That there is no vacuum - that every part of space is full of matter, that there is a universal plenum, and that all motion is like that of a fish in the water, which yields in front of the fish because the fish leaves room for it behind.
To those who maintained the existence of a plenum as a philosophical principle, nature's abhorrence of a vacuum was a sufficient reason for imagining an all-surrounding aether, even though every other argument should be against it.
We must be content to treat the aether as a plenum, which places it in a class by itself; and we can thus recognize that it may behave very differently from matter, though in some manner consistent with itself - a remark which is fundamental in the modern theory.
With reference to all such further refinements of theory, it is to be borne in mind that the perfect fluid of hydrodynamic analysis is not a merely passive inert plenum; it is also a continuum with the property that no finite internal slip or discontinuity of motion can ever arise in it through any kind of disturbance; and this property must be postulated, as it cannot be explained.
Questions of more than usual importance were, however, to be settled in the general assembly (Plenum) where a two-thirds majority was necessary to carry a resolution.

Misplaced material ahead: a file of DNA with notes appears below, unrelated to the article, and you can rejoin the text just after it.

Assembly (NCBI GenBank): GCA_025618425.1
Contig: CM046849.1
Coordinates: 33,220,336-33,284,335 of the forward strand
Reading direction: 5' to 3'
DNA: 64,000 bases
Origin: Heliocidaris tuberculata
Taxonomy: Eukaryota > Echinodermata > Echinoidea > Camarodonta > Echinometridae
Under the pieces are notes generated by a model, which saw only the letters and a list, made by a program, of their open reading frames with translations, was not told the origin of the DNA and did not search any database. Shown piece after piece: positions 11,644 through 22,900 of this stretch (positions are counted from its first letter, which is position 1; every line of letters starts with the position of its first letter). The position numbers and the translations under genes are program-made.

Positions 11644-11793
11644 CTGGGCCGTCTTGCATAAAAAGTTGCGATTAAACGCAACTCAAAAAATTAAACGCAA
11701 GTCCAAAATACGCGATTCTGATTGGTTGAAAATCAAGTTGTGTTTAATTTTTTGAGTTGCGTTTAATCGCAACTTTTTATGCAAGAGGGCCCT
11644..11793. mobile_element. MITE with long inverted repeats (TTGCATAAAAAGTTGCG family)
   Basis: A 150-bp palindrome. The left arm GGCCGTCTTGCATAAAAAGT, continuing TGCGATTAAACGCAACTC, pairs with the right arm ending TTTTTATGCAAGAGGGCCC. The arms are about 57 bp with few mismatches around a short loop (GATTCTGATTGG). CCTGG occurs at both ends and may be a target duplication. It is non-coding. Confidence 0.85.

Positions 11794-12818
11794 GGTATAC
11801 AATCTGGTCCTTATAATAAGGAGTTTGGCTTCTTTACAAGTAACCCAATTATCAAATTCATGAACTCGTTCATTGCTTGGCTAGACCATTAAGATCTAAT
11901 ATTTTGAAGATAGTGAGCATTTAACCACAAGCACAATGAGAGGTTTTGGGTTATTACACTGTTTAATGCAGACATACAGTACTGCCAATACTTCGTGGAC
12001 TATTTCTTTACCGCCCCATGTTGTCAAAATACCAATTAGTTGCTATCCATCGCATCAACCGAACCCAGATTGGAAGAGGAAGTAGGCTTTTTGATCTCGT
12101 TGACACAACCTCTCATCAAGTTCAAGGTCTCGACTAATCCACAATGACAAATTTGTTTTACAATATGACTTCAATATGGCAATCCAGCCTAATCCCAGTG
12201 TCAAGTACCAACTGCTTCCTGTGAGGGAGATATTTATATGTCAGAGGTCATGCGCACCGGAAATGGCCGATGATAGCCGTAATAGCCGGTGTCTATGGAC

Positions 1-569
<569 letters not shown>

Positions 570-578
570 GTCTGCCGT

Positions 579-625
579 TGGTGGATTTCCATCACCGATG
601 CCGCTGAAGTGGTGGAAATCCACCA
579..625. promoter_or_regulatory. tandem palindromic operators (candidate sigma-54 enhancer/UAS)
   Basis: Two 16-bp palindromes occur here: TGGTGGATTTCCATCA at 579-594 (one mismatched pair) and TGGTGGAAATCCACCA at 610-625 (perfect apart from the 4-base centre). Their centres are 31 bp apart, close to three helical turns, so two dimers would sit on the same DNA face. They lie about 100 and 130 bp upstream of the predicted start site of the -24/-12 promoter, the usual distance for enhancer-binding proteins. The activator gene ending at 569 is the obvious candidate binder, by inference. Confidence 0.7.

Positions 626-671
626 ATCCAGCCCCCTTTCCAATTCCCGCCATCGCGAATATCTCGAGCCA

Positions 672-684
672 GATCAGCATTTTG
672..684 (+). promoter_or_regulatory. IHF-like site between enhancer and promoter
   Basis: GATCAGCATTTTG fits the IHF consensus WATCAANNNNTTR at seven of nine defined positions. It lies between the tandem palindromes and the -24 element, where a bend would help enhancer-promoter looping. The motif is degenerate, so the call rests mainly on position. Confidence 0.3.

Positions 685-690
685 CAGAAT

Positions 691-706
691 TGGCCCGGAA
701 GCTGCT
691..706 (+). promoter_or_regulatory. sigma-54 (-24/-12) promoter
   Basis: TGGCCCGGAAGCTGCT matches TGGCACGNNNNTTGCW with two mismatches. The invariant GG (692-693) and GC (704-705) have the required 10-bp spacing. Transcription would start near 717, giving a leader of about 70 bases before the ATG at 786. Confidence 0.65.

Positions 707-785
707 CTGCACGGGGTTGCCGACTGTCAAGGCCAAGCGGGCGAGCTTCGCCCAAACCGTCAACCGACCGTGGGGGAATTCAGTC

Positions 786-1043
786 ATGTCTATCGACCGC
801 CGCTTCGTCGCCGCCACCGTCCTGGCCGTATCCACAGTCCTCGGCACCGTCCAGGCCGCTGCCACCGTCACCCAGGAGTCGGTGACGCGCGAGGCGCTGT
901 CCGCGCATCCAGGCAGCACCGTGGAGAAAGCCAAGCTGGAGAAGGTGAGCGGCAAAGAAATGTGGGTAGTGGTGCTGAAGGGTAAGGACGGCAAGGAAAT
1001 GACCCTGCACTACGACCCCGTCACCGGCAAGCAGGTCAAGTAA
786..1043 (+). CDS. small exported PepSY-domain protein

The representatives of the states favorable to this proposal, ic, Austria, Luxemburg, Denmark and the four kingdoms, came together in Frankfort on the 4th of September 1850, constituted themselves a Plenum of the old diet and refused to admit the other states except under the terms of the act of 1815.
From the astronomers the Stoics borrowed their picture of the universe - a plenum in the form of a series of layers or concentric rings, first the elements, then the planetary and stellar spheres, massed round the earth as centre - a picture which dominated the imagination of men from the days of Eudoxus down to those of Dante or even Copernicus.
Being is the Full i pes, plenum); not-Being is the Void (nEvov, vacuum), the infinite space in which moved the infinite number of atoms into which the single:Being of the Eleatics was broken up. These atoms are eternal and invisible; absolutely small, so small that their size cannot be diminished (hence the name IITOµos, "indivisible"); absolutely full and incompressible, they are without pores and entirely fill the space they occupy; homogeneous, differing only in figure (as A from N), arrangement (as AN from NA), position (as N is Z on its side), magnitude (and consequently in weight, although some authorities dispute this).
Colour itself is not objective; it is found not in the ultimate plenum and vacuum, but only in derived objects according to their physical qualities and relations.
21, plenum ingenui pudoris fateri per quos profeceris).